The evening's grandest exit is accomplished by Denis O'Hare, who, like director Mantello, is not resting on the Tony he won for last season's Take Me Out. As assassin Charles Guiteau, O'Hare gets to strut and kick his way up a long staircase to the gallows, singing "The Ballad of Guiteau," which, in its razz-a-ma-tazz buoyancy, is not unlike Georges Guetary's "I'll Build a Stairway to Paris" number in "An American in Paris." "I can't tell you how much fun that is to do. I really enjoy myself—and I like the character. He's always trying to better his life. He believes in the American dream and pursues it." Nathan Lane dropped by Sondheim's table to congratulate the composer on the evening. The two are now collaborators. Lane is adapting as well as enacting Sondheim's The Frogs, which goes into rehearsal May 10 directed and choreographed by Susan Stroman. And when he finishes that it will be the film version of The Producers, also directed and choreographed by Stroman, co starring Matthew Broderick and Nicole Kidman.
He says the Nicholas Martin-directed Butley, which he did to much acclaim last year in Boston, is Broadway bound. "It's just a matter of timing. We're aiming for fall of 2005."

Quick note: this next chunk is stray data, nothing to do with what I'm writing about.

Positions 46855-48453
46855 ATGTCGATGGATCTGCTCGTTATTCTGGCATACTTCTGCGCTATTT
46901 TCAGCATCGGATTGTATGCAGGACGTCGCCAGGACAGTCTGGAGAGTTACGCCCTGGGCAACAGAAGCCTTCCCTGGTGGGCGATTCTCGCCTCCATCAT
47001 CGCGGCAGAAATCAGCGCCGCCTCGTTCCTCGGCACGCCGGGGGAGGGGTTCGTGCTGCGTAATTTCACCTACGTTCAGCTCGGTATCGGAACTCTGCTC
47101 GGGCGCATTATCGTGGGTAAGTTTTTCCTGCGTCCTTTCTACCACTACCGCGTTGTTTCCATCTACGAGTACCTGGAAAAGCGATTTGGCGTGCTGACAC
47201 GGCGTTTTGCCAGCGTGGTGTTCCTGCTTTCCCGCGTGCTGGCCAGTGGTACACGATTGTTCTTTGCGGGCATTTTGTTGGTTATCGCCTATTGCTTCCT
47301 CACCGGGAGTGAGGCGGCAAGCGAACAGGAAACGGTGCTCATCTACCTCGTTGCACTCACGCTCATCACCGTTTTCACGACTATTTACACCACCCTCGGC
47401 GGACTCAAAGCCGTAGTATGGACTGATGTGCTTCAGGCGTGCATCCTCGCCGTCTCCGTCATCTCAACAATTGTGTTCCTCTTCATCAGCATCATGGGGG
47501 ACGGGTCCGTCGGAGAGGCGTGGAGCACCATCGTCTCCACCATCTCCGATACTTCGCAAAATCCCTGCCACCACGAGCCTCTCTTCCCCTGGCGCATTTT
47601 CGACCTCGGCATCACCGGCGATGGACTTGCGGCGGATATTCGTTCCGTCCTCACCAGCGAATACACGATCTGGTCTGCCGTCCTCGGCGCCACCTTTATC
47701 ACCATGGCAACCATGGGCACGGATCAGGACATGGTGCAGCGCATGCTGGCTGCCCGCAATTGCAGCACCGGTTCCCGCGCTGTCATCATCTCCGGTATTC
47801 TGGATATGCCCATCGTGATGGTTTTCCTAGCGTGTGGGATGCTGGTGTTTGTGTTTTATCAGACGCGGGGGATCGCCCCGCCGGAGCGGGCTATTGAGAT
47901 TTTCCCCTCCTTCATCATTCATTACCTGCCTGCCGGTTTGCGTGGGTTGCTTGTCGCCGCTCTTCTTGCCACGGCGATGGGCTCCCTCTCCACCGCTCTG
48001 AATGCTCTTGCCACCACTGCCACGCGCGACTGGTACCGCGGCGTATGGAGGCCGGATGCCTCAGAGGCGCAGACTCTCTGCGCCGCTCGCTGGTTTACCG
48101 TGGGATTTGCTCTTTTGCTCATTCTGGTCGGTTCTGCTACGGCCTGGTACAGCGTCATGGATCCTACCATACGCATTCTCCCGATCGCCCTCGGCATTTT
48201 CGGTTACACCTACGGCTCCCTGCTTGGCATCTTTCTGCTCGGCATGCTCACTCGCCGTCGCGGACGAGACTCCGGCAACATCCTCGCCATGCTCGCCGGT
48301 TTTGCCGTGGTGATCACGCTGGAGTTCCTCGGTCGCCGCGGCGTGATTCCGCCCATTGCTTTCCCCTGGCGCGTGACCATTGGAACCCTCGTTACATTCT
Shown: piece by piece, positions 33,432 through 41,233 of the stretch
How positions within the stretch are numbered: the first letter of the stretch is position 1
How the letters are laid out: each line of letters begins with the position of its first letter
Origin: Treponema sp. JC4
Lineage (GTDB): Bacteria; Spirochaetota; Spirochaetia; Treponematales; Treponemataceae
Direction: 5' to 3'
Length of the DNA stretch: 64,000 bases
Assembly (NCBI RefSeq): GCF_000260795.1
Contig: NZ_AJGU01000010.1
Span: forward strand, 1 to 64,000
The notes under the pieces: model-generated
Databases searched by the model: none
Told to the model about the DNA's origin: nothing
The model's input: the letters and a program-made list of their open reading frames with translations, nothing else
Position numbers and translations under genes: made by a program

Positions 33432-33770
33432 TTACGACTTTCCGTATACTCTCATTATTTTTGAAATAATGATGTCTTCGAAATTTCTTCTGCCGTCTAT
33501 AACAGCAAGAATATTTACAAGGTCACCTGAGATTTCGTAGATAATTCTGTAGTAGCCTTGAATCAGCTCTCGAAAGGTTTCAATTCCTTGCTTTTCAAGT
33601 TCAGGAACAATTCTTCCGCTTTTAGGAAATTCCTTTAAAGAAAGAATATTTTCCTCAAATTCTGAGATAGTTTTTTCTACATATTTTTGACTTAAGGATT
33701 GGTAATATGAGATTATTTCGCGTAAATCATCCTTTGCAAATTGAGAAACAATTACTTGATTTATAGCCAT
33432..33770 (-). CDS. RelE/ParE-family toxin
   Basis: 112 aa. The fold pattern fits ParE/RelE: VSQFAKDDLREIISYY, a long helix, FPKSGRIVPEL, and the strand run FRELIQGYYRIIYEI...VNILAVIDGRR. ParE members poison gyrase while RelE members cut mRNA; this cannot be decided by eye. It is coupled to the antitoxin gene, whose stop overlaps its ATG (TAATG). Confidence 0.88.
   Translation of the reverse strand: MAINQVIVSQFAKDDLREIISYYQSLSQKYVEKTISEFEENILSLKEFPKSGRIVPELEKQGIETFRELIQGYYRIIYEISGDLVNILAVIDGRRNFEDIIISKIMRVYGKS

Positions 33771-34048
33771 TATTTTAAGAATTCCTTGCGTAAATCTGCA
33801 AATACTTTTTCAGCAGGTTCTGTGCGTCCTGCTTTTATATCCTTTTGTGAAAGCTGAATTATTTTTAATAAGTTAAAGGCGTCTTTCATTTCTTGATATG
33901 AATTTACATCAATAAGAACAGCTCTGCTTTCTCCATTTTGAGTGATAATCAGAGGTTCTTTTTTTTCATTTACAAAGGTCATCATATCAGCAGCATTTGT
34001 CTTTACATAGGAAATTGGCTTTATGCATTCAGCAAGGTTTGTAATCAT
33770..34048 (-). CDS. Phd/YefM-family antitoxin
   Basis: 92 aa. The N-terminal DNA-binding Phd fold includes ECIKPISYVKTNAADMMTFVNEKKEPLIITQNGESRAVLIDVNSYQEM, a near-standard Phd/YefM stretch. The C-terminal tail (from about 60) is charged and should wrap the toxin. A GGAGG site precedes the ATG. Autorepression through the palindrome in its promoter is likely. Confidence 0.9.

One of Cerveris' Wintertime co-stars, T. Scott Cunningham, was in attendance not only to show his support for the actor but also because his old college roommate at North Carolina School of the Arts directed the show. "Joe and I are going back for our 20th reunion next week," Cunningham said. "We both had techie roommates and we switched, without really knowing each other. We just knew that it wasn't going to work out the way it was."
Next, Cunningham heads to D.C. to play Goober in the Cat on a Hot Tin Roof that Mark Lamos is directing with Mary Stuart Masterson, George Grizzard, Dana Ivey and Emily Skinner. The production has been Brick-less since Patrick Wilson bowed out to do a film. Now it's believed the role will be played by Ron Livingston of "Sex in the City."
Mantello's contributions to the current season has been Wicked and Assassins, which collectively is a lot of sympathy for the devil. After taking the summer off, he'll ready for revival David Mamet's Glengarry Glen Ross, another wonderful example of humankind. "It's my specialty," he grinned. "Assassins was one of the best times I have ever had doing a show, even though the material is so dark and depressing at times. I thought the cast gave the best performance they have ever given. I told them afterward, `If I had a notepad tonight, I wouldn't have taken any notes.' You know, sometimes on opening night they can either overshoot or undershoot? Tonight they were right on target."
Probably, no pun intended.